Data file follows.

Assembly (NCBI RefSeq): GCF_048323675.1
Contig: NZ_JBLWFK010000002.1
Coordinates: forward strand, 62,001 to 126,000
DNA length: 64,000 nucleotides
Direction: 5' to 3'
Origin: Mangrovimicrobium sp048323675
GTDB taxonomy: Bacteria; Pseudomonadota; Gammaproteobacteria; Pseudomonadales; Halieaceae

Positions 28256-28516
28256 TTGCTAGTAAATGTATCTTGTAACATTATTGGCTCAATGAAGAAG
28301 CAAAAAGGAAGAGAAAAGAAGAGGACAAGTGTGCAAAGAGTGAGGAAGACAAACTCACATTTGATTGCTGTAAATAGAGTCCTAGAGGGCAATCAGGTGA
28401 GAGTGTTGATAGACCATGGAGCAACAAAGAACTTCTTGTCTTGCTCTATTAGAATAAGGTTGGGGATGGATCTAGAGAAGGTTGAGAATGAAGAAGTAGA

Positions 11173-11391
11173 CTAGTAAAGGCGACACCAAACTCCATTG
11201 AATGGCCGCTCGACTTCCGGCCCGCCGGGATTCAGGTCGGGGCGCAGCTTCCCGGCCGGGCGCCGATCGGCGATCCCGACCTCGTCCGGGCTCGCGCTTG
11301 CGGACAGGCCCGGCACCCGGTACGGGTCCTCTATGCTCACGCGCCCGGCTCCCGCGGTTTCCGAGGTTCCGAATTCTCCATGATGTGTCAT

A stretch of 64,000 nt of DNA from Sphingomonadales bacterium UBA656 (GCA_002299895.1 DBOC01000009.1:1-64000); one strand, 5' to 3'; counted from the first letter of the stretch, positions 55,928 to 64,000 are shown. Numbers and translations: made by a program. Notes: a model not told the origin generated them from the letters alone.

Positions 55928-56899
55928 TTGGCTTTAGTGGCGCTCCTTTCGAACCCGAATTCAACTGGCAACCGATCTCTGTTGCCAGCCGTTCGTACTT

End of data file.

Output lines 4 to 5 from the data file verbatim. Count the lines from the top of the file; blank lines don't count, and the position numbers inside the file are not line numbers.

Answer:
DNA length: 64,000 nucleotides
Direction: 5' to 3'